Chinese Government Is Silencing Hong Kong Protests On TikTok

Harin - Sep 18, 2019


Chinese Government Is Silencing Hong Kong Protests On TikTok

Make a search for videos of the Hong Kong protests on the widely-popular video-sharing app TikTok, you won’t know there’s a protest at all.

Try searching for clips and photos of the Hong Kong protests on Facebook, Twitter, and Instagram, it’s likely your search will be fruitful. You will come across videos of hundreds of thousands of marchers on the streets Hong Kong, some pro-government propaganda as well as some gruesome images showing the police spraying pepper spray at protesters.

Do the same on TikTok, the popular video-sharing platform, you won’t find a single trace. The Washington Post reported that it is almost certain that ByteDance-TikTok owner, on behalf of the Chinese government, has created a “politically convenient reality.” This proves how terrifying it can be when social media is manipulated by the government to control its citizens.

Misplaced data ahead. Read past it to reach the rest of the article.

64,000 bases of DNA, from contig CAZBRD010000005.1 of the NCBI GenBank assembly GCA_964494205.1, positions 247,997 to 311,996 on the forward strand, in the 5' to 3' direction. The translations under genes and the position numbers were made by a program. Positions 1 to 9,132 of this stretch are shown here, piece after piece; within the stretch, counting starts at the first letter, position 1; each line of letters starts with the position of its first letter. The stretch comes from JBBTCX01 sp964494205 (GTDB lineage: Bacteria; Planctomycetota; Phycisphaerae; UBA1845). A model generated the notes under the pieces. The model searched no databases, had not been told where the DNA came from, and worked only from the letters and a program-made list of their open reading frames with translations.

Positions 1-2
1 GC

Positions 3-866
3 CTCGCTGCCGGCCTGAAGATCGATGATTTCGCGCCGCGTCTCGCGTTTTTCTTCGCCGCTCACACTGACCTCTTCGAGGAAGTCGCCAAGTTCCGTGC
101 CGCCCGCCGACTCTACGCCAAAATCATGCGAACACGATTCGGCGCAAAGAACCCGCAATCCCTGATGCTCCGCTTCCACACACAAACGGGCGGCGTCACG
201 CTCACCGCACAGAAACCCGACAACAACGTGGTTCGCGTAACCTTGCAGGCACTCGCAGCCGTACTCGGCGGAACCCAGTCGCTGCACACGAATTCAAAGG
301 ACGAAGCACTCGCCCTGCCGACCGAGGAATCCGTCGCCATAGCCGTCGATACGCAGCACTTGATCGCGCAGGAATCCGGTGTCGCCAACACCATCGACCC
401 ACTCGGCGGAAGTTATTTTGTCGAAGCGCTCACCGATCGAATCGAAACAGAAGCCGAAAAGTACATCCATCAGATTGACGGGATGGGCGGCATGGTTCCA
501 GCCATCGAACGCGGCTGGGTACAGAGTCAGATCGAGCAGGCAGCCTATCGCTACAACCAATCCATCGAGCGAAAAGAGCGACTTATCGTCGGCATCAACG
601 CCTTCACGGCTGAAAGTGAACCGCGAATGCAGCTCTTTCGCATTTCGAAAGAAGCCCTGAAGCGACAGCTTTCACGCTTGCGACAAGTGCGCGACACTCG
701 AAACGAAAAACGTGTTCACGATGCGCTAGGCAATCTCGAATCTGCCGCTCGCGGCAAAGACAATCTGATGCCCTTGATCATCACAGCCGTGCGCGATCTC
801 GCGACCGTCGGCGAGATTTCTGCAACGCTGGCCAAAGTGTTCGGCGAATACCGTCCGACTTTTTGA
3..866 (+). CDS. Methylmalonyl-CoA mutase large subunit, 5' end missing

Researchers are worried that the Chinese users of the app are being censored to strangle the protestors’ voice and prevent the spread of information. The Hong Kong protests started three months ago to oppose an extradition bill.

Hong-Kong-Protests
No videos of the Hong Kong protests could be found on TikTok.

When being asked by the Post, ByteDance refused to give any information. Instead, a statement was released stating that TikTok is “for entertainment, not politics,” and the audiences should gravitate content that is more “positive and joyful.”

The app is one of the “most successful social-media” exports of China with 1.3 billion downloads globally. And its content is more than just latter art and singing tweens.

Just last month, on Douyin, TikTok’s original version, Chinese users posted videos of them posing with the photos of their relatives who have disappeared in Xinjian region’s internment camps

It’s almost impossible to know TikTok is censoring what content, whether that be protests’ videos or extremism or hate speech. The lack of videos of the Hong Kong protests could even be a result of the users’ fear of being monitored by the government.

But no matter what is the cause, users should be concerned over the operations and policies of TikTok.

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